Monday, November 26, 2018

Microstory 981: Upcoming Equality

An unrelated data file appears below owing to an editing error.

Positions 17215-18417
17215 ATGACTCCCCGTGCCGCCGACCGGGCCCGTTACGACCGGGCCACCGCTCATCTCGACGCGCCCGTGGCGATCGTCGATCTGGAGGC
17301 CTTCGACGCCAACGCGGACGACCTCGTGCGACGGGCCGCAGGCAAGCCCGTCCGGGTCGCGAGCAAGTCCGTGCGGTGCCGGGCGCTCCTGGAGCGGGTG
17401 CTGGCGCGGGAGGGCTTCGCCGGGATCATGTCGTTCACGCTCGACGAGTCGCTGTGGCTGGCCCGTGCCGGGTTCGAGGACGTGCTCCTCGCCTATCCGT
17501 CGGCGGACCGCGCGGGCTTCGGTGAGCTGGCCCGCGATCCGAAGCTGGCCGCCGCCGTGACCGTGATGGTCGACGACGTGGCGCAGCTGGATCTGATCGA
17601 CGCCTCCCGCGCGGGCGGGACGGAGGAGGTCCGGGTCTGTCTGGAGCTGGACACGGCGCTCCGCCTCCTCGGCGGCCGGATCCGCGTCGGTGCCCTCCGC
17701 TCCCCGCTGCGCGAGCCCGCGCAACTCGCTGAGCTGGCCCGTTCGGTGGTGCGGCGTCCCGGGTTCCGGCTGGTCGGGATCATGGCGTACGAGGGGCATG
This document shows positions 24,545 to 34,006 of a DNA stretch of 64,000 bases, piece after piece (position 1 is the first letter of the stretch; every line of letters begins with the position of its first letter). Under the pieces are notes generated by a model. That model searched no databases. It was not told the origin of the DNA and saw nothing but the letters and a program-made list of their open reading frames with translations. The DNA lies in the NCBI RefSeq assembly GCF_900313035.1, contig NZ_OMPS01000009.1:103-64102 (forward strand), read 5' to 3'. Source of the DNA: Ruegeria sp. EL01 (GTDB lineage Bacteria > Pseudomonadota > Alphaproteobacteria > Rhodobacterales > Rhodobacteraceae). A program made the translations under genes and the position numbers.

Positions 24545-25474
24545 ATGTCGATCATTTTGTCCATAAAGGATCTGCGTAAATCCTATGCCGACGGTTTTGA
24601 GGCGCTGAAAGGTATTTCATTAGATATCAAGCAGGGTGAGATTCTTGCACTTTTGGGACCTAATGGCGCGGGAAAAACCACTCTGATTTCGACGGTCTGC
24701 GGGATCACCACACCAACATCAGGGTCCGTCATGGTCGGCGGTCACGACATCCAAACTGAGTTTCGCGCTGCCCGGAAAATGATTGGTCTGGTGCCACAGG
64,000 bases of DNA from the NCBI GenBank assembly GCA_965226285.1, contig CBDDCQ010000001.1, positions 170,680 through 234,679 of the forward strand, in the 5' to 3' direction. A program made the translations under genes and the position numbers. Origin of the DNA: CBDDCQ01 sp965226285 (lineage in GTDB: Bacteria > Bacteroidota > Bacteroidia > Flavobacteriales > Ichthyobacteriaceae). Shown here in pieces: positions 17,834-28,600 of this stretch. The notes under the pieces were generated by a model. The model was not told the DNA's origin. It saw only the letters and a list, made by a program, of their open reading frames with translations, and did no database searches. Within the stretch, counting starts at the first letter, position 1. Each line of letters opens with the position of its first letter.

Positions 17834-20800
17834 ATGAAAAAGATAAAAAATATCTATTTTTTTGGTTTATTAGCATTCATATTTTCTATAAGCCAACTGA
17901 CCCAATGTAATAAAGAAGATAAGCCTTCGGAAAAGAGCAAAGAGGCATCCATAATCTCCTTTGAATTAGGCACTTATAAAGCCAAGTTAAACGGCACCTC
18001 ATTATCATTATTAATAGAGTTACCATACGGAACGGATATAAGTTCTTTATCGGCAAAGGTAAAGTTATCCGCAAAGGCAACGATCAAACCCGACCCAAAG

In my research for a topic I originally called Growing Equality, I learned that inequality is actually on the rise, much like violent crime, both of which I found surprising. While I can’t actually give you the statistics proving my supposition that things are getting better, I can promise that trends do not necessarily predict the outcome. When you’re watching a sports competition, and things start looking bad for your team, you don’t immediately turn it off and assume you’re going to lose, do you? Well, maybe you do, as I’ve heard fans nauseatingly recount to other fans what they missed when they did this. But you shouldn’t, because there is always hope for a shift. While recent data demonstrates that inequality has increased in every single region of the world, that doesn’t mean we won’t win in the end. The rich are getting richer, the poorer poorer, and hostilities are adding up, but we are working on ways to fix these problems. I keep bringing up automated labor, and universal basic income, because tests have proven that they work, when implemented properly. I believe strongly that they are the future of our global economy, and I won’t believe otherwise unless I find myself on my deathbed, having lost out on the opportunity to use other technologies to become immortal. Basically, if we don’t progress enough to conquer death by the time I’m old enough to die of age-related medical issues, I can’t be sure it will ever happen, because we are on course to solving that problem. It won’t matter how much richer the rich are when we decide money is worth nothing anyway, and the first step towards that is increasing the value of material objects that really matter—like computers, 3D printers, and nanotechnology—decreasing the value of pointless trinkets and wasteful machines, and decreasing human labor. The reason there is still so much inequality is not because that’s what the people want, but because most of our governing systems were built on a foundation of injustice. The majority are, at the very least, tolerant of people who are unlike them. Many accept our differences, and some even love diversity. It is the system that’s working against us, but systems can be changed within the span of a political campaign. If a bad candidate can suddenly wrest control over a state from its people, than certainly a good candidate can do the same thing next time. No, equality may not growing, but it doesn’t have to, because the strongest opposing actors are operating under borrowed time. They will die soon, and we will prevail, but only if we keep preaching our love, and not giving into discrimination. Love trumps hate.